Now is a great time for a quick PSA about having a backup source of water filtration if you are in a water-rich environment. If you’ve ever lost a water filter to an unexpected freeze (guilty), break, or malfunction, you know that sense of struggle that situation creates. It only takes one experience like that to make sure you never leave the truck again without at least two methods of purifying water.


At the end of the day, what’s too far for me may not be too far for you, and vice versa. You have to take all the considerations of your specific situation into account and make a wise and educated decision. My hope is that as you do this, you won’t just blindly commit to deeper always being better, but that you’d creatively search for the best place to hunt that matches what you want and are able to do. Don’t let ego decide how far back you’ll go. Instead, choose the best area, with the most potential to hold the critters you’re searching for, and don’t fixate so much on the numbers. Plan, prepare, and then go enjoy the backcountry.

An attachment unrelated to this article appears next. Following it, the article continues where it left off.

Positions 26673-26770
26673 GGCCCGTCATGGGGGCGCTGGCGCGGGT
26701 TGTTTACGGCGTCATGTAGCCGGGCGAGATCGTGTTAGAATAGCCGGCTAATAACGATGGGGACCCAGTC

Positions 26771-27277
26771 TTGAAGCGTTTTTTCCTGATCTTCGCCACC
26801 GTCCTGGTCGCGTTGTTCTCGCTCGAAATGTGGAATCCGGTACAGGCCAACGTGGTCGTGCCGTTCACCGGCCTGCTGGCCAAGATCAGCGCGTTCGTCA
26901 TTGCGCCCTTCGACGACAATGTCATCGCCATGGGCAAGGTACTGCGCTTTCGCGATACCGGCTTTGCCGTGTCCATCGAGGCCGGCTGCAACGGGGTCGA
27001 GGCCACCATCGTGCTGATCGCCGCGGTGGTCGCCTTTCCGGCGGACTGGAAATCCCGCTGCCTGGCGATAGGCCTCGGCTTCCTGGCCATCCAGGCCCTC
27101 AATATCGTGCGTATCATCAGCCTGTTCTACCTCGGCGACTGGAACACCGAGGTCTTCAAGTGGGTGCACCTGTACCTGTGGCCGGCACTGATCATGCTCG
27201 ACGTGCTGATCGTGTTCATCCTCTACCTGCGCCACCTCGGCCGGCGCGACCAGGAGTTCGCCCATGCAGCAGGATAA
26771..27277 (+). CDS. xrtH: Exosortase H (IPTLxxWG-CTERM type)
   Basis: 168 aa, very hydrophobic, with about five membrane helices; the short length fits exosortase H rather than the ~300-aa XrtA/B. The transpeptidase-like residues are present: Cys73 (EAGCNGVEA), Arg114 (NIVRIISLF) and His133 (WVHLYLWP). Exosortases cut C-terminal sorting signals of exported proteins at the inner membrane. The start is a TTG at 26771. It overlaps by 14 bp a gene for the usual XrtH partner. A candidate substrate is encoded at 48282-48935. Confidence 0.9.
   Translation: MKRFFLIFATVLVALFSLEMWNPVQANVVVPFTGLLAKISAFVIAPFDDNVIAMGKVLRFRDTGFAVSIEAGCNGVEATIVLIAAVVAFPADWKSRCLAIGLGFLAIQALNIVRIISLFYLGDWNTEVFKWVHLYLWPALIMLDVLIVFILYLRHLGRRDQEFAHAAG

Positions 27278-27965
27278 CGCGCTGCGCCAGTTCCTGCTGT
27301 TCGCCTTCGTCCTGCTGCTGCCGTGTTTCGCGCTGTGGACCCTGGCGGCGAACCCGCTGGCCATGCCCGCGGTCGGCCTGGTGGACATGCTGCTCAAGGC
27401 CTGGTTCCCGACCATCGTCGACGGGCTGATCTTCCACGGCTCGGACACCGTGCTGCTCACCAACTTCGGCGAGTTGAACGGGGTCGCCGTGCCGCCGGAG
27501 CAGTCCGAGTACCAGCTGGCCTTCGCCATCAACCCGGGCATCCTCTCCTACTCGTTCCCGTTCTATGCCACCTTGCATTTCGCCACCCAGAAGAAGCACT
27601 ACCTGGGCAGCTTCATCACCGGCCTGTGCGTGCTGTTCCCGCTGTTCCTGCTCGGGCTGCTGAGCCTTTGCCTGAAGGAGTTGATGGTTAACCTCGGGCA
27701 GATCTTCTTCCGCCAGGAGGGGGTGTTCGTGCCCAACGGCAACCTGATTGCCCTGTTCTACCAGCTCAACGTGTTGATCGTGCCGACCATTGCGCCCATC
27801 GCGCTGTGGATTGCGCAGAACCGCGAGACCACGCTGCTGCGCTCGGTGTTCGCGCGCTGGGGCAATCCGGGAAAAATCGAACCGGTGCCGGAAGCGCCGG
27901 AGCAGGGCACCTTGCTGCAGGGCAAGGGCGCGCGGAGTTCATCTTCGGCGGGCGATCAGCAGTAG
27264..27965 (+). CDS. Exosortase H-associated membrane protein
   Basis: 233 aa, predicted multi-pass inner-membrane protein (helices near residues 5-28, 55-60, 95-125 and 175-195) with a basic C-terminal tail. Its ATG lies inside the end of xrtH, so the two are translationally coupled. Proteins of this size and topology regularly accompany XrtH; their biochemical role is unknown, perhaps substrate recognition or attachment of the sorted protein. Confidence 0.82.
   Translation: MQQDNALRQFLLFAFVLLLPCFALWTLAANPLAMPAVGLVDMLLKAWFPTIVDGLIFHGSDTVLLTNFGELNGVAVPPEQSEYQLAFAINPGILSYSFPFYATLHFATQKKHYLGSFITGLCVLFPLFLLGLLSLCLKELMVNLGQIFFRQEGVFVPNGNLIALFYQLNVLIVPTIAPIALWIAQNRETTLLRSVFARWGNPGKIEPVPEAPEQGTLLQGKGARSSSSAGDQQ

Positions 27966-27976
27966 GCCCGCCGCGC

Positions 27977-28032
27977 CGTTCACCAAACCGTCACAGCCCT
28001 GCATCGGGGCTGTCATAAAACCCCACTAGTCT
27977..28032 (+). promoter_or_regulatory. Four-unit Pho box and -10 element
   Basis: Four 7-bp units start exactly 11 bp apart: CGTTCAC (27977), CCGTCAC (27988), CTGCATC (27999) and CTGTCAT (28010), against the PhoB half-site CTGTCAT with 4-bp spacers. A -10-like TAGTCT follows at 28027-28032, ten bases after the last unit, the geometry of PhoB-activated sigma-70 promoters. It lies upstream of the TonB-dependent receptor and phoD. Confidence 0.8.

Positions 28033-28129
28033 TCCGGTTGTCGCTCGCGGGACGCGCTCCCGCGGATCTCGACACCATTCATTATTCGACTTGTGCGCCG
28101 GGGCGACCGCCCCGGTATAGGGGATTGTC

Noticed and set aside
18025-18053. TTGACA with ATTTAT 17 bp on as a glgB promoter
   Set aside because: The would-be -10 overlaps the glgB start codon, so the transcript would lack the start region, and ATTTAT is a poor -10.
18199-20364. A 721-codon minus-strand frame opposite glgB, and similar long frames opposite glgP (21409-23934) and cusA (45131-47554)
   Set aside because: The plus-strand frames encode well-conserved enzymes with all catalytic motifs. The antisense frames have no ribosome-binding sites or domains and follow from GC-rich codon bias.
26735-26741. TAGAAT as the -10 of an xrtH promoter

Eric Voris is a passionate adult-onset hunter, the author of How to Hunt: A Total Beginner's Guide to Hunting Big Game, and the creator behind Late to the Game Outdoors. He is an accomplished writer, filmmaker, and content creator in the outdoors space, and spends his time chasing animals across the West. Eric lives in Arizona with his wife and three kids, dodging rattlesnakes and hunting together whenever possible.